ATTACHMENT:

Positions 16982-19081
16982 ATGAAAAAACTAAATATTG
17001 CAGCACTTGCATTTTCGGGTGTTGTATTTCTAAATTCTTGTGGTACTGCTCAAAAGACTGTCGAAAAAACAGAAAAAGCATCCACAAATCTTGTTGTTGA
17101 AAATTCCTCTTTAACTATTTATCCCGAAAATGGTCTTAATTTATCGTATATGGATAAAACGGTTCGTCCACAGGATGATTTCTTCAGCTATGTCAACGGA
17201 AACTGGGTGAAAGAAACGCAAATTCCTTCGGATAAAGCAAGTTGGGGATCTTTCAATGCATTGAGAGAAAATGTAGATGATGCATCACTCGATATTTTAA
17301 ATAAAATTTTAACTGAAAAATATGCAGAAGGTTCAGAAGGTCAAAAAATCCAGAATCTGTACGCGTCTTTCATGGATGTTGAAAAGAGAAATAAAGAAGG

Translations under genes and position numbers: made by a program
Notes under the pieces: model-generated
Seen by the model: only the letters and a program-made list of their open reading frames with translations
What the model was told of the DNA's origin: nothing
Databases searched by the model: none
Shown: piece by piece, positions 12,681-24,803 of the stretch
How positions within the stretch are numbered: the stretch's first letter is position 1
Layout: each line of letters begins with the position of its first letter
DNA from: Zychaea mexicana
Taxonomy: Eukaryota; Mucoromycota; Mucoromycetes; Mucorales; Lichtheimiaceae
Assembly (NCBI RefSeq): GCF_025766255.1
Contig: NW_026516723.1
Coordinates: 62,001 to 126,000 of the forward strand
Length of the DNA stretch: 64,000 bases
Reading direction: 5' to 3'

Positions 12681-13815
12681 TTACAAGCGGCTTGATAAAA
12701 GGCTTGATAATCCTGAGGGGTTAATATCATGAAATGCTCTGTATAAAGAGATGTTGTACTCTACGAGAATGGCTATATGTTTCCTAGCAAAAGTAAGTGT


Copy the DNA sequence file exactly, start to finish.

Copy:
Positions 16982-19081
16982 ATGAAAAAACTAAATATTG
17001 CAGCACTTGCATTTTCGGGTGTTGTATTTCTAAATTCTTGTGGTACTGCTCAAAAGACTGTCGAAAAAACAGAAAAAGCATCCACAAATCTTGTTGTTGA
17101 AAATTCCTCTTTAACTATTTATCCCGAAAATGGTCTTAATTTATCGTATATGGATAAAACGGTTCGTCCACAGGATGATTTCTTCAGCTATGTCAACGGA
17201 AACTGGGTGAAAGAAACGCAAATTCCTTCGGATAAAGCAAGTTGGGGATCTTTCAATGCATTGAGAGAAAATGTAGATGATGCATCACTCGATATTTTAA
17301 ATAAAATTTTAACTGAAAAATATGCAGAAGGTTCAGAAGGTCAAAAAATCCAGAATCTGTACGCGTCTTTCATGGATGTTGAAAAGAGAAATAAAGAAGG

Translations under genes and position numbers: made by a program
Notes under the pieces: model-generated
Seen by the model: only the letters and a program-made list of their open reading frames with translations
What the model was told of the DNA's origin: nothing
Databases searched by the model: none
Shown: piece by piece, positions 12,681-24,803 of the stretch
How positions within the stretch are numbered: the stretch's first letter is position 1
Layout: each line of letters begins with the position of its first letter
DNA from: Zychaea mexicana
Taxonomy: Eukaryota; Mucoromycota; Mucoromycetes; Mucorales; Lichtheimiaceae
Assembly (NCBI RefSeq): GCF_025766255.1
Contig: NW_026516723.1
Coordinates: 62,001 to 126,000 of the forward strand
Length of the DNA stretch: 64,000 bases
Reading direction: 5' to 3'

Positions 12681-13815
12681 TTACAAGCGGCTTGATAAAA
12701 GGCTTGATAATCCTGAGGGGTTAATATCATGAAATGCTCTGTATAAAGAGATGTTGTACTCTACGAGAATGGCTATATGTTTCCTAGCAAAAGTAAGTGT